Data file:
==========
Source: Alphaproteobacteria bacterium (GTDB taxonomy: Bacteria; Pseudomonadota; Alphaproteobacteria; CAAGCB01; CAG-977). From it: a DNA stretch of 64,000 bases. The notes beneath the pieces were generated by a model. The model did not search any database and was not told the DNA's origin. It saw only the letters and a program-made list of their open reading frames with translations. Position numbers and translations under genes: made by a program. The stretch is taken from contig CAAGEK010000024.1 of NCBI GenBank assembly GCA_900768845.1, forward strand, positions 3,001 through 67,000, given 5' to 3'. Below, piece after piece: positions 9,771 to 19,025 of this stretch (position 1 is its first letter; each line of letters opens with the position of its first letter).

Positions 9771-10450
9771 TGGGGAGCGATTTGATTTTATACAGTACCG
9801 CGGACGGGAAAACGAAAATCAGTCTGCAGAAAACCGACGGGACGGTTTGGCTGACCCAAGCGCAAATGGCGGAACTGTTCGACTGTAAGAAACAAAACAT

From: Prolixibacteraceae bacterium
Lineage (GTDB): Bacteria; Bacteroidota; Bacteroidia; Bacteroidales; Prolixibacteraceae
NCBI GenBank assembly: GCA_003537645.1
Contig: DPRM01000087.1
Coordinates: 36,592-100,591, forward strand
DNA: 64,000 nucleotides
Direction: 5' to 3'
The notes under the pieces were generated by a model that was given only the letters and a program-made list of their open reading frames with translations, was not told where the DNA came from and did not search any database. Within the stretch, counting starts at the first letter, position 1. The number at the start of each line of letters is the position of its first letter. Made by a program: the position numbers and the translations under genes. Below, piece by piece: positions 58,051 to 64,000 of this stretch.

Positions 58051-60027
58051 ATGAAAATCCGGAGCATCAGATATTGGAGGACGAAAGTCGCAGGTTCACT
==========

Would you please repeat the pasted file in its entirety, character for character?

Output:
Source: Alphaproteobacteria bacterium (GTDB taxonomy: Bacteria; Pseudomonadota; Alphaproteobacteria; CAAGCB01; CAG-977). From it: a DNA stretch of 64,000 bases. The notes beneath the pieces were generated by a model. The model did not search any database and was not told the DNA's origin. It saw only the letters and a program-made list of their open reading frames with translations. Position numbers and translations under genes: made by a program. The stretch is taken from contig CAAGEK010000024.1 of NCBI GenBank assembly GCA_900768845.1, forward strand, positions 3,001 through 67,000, given 5' to 3'. Below, piece after piece: positions 9,771 to 19,025 of this stretch (position 1 is its first letter; each line of letters opens with the position of its first letter).

Positions 9771-10450
9771 TGGGGAGCGATTTGATTTTATACAGTACCG
9801 CGGACGGGAAAACGAAAATCAGTCTGCAGAAAACCGACGGGACGGTTTGGCTGACCCAAGCGCAAATGGCGGAACTGTTCGACTGTAAGAAACAAAACAT

From: Prolixibacteraceae bacterium
Lineage (GTDB): Bacteria; Bacteroidota; Bacteroidia; Bacteroidales; Prolixibacteraceae
NCBI GenBank assembly: GCA_003537645.1
Contig: DPRM01000087.1
Coordinates: 36,592-100,591, forward strand
DNA: 64,000 nucleotides
Direction: 5' to 3'
The notes under the pieces were generated by a model that was given only the letters and a program-made list of their open reading frames with translations, was not told where the DNA came from and did not search any database. Within the stretch, counting starts at the first letter, position 1. The number at the start of each line of letters is the position of its first letter. Made by a program: the position numbers and the translations under genes. Below, piece by piece: positions 58,051 to 64,000 of this stretch.

Positions 58051-60027
58051 ATGAAAATCCGGAGCATCAGATATTGGAGGACGAAAGTCGCAGGTTCACT